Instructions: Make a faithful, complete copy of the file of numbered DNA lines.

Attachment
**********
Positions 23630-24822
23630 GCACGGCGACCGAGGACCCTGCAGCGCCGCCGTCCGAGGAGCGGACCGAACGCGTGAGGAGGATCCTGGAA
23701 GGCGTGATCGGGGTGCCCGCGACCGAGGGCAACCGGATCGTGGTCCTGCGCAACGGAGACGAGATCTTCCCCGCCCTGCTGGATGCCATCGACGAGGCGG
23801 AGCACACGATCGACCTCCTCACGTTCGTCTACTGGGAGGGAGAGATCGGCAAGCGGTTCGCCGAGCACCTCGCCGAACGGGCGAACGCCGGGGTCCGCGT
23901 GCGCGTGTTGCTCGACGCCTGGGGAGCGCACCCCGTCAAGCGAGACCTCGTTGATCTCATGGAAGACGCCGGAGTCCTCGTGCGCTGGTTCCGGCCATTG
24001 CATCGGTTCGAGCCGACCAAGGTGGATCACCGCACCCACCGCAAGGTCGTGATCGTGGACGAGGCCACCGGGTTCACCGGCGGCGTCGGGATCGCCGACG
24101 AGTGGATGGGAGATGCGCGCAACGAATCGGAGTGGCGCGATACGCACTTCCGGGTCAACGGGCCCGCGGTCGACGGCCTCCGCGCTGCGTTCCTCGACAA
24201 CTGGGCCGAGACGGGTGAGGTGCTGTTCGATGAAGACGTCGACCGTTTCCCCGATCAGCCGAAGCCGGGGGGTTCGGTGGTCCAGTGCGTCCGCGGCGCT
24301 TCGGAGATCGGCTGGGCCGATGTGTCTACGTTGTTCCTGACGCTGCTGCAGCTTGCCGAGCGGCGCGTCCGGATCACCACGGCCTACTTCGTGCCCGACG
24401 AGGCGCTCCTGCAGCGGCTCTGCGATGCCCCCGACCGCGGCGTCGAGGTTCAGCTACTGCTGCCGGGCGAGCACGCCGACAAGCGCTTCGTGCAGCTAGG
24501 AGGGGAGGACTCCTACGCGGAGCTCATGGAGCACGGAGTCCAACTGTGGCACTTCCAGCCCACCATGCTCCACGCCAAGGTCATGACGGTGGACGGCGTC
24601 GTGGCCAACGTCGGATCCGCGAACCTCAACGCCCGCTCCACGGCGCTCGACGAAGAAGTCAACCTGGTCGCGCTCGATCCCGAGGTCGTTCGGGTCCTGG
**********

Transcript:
Positions 23630-24822
23630 GCACGGCGACCGAGGACCCTGCAGCGCCGCCGTCCGAGGAGCGGACCGAACGCGTGAGGAGGATCCTGGAA
23701 GGCGTGATCGGGGTGCCCGCGACCGAGGGCAACCGGATCGTGGTCCTGCGCAACGGAGACGAGATCTTCCCCGCCCTGCTGGATGCCATCGACGAGGCGG
23801 AGCACACGATCGACCTCCTCACGTTCGTCTACTGGGAGGGAGAGATCGGCAAGCGGTTCGCCGAGCACCTCGCCGAACGGGCGAACGCCGGGGTCCGCGT
23901 GCGCGTGTTGCTCGACGCCTGGGGAGCGCACCCCGTCAAGCGAGACCTCGTTGATCTCATGGAAGACGCCGGAGTCCTCGTGCGCTGGTTCCGGCCATTG
24001 CATCGGTTCGAGCCGACCAAGGTGGATCACCGCACCCACCGCAAGGTCGTGATCGTGGACGAGGCCACCGGGTTCACCGGCGGCGTCGGGATCGCCGACG
24101 AGTGGATGGGAGATGCGCGCAACGAATCGGAGTGGCGCGATACGCACTTCCGGGTCAACGGGCCCGCGGTCGACGGCCTCCGCGCTGCGTTCCTCGACAA
24201 CTGGGCCGAGACGGGTGAGGTGCTGTTCGATGAAGACGTCGACCGTTTCCCCGATCAGCCGAAGCCGGGGGGTTCGGTGGTCCAGTGCGTCCGCGGCGCT
24301 TCGGAGATCGGCTGGGCCGATGTGTCTACGTTGTTCCTGACGCTGCTGCAGCTTGCCGAGCGGCGCGTCCGGATCACCACGGCCTACTTCGTGCCCGACG
24401 AGGCGCTCCTGCAGCGGCTCTGCGATGCCCCCGACCGCGGCGTCGAGGTTCAGCTACTGCTGCCGGGCGAGCACGCCGACAAGCGCTTCGTGCAGCTAGG
24501 AGGGGAGGACTCCTACGCGGAGCTCATGGAGCACGGAGTCCAACTGTGGCACTTCCAGCCCACCATGCTCCACGCCAAGGTCATGACGGTGGACGGCGTC
24601 GTGGCCAACGTCGGATCCGCGAACCTCAACGCCCGCTCCACGGCGCTCGACGAAGAAGTCAACCTGGTCGCGCTCGATCCCGAGGTCGTTCGGGTCCTGG